Selecting the right heart rate monitors to use in your classroom is important. Particularly in school programs, more does not mean better; purchasing a monitor with extensive features increases not only the cost but also the complexity of use. Be realistic about the functions that really support your program and those that only add complications. For example, a unit with barometric altimeters to calculate altitude may be a required component for a climbing program but unnecessary for a general physical education class.
Heart rate monitors are classified according to the following:
- Type of user
See appendix A for a full explanation of these classifications.
Equipment Organization and Setup
Anytime equipment is given to students, organizational issues arise, care of the equipment being first and foremost. Because heart rate monitors are expensive and need to be handled with care, maintenance is important. One of the challenges HZE instructors face is ensuring that heart rate monitors work accurately every time. To achieve this, they must ensure the care and upkeep of the equipment.
As with any new skill or class, setting ground rules and implementing methods that support success, both for the students and the program, are important. Following are good questions to ask yourself:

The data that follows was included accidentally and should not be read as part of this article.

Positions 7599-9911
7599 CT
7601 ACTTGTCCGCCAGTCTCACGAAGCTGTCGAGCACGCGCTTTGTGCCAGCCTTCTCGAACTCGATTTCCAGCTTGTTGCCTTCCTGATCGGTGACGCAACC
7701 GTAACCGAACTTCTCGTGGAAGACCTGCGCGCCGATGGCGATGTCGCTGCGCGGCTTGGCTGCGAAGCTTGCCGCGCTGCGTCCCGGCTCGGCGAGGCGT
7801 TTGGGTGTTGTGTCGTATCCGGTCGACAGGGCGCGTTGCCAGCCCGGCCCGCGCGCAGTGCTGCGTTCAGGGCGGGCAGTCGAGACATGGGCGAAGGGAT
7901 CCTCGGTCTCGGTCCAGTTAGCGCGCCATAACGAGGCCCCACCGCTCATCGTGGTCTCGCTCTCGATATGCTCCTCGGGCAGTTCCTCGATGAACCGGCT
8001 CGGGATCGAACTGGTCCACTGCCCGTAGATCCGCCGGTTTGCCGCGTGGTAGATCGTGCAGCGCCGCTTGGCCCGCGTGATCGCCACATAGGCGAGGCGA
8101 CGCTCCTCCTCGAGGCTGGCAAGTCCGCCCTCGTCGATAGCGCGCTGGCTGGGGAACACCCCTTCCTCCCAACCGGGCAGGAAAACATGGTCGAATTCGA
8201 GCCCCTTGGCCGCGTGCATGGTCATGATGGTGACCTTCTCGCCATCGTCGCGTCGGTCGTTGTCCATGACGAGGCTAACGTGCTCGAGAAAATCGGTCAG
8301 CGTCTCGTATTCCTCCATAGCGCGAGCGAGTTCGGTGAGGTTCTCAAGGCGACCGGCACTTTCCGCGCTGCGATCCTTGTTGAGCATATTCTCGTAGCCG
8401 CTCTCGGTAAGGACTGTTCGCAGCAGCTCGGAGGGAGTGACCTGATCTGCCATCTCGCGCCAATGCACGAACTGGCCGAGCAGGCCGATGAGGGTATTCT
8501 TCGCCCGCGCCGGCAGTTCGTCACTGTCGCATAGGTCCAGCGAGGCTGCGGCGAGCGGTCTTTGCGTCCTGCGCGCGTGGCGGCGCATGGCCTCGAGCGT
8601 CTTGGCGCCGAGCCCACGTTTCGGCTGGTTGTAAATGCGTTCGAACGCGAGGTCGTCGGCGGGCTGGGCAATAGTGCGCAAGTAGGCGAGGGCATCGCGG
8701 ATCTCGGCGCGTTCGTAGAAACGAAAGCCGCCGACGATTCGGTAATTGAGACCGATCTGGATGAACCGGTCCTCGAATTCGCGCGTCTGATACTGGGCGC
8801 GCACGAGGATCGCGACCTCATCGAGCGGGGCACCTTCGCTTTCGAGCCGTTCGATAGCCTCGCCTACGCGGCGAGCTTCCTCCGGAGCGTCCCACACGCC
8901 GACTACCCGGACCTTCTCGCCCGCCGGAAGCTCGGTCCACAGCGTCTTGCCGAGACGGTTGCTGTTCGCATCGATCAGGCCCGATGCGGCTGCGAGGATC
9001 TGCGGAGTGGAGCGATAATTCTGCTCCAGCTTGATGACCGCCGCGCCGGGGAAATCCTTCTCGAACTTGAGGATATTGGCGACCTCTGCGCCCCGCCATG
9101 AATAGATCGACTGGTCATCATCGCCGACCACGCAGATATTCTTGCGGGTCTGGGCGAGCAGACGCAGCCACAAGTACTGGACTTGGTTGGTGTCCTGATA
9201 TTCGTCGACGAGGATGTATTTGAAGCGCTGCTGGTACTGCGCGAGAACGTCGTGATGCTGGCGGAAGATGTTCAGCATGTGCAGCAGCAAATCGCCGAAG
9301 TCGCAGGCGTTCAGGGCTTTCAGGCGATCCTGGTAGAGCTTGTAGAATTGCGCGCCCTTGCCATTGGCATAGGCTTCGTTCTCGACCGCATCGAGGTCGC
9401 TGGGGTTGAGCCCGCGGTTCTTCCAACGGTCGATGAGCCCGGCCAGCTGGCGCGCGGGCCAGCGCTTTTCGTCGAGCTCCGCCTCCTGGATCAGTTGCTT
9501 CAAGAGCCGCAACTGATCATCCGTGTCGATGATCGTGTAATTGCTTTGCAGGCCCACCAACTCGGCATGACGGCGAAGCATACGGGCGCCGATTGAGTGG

- How do I maximize the time spent in activity rather than housekeeping?
- How much responsibility can students assume in getting their own equipment?
- How can I quickly check to see that all equipment is returned appropriately?
Because monitors are small and have multiple pieces (transmitter, receiver, and chest strap), a consistent and detailed maintenance system is helpful. First, have a checkout station for the monitors. Some manufacturers include a carrier with the monitors, but few of these actually serve as useful checkout stations. Some instructors use a bag, and others have use of cabinets that they can secure and wheel into the gym for use. I prefer to use a shoe organizer designed to hang over a door with multiple clear vinyl pockets. These are easy to transport to and from the gym and are inexpensive. The clear pockets provide the added bonus of letting me view the status of the equipment at a glance, including how many units are in use, which have not been returned, and whether all components are there. The shoe organizer works well with wrist monitors. If your program uses a projection system that requires only a chest transmitter for each student, the management is simplified because you need only track the transmitter strap and not the wrist monitor as well. In either case, a station that is accessible to students and visible to you allows the students to share the responsibility of preparing for class and gives you immediate feedback on the status of the equipment.
You also need to determine how to track the data you will collect on the students. The ratio of monitors to students in your program will determine the time you will need to collect a full span of base data on each student. These data help them set goals based on their personal physiologies. For more information, see the section Suggestions for Classroom Management and the lesson plans throughout the text.